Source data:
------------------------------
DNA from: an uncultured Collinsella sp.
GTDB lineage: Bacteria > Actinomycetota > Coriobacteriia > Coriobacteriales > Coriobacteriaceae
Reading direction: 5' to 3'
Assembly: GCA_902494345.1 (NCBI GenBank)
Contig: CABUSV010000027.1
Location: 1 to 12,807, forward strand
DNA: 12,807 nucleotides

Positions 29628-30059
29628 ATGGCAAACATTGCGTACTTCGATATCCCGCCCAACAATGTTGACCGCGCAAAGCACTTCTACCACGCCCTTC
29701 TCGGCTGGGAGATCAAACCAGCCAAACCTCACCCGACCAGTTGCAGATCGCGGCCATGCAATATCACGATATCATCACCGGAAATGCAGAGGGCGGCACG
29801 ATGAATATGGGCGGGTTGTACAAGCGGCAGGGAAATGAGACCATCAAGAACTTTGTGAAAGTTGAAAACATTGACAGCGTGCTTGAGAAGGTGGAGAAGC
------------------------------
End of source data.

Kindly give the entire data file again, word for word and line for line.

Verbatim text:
DNA from: an uncultured Collinsella sp.
GTDB lineage: Bacteria > Actinomycetota > Coriobacteriia > Coriobacteriales > Coriobacteriaceae
Reading direction: 5' to 3'
Assembly: GCA_902494345.1 (NCBI GenBank)
Contig: CABUSV010000027.1
Location: 1 to 12,807, forward strand
DNA: 12,807 nucleotides

Positions 29628-30059
29628 ATGGCAAACATTGCGTACTTCGATATCCCGCCCAACAATGTTGACCGCGCAAAGCACTTCTACCACGCCCTTC
29701 TCGGCTGGGAGATCAAACCAGCCAAACCTCACCCGACCAGTTGCAGATCGCGGCCATGCAATATCACGATATCATCACCGGAAATGCAGAGGGCGGCACG
29801 ATGAATATGGGCGGGTTGTACAAGCGGCAGGGAAATGAGACCATCAAGAACTTTGTGAAAGTTGAAAACATTGACAGCGTGCTTGAGAAGGTGGAGAAGC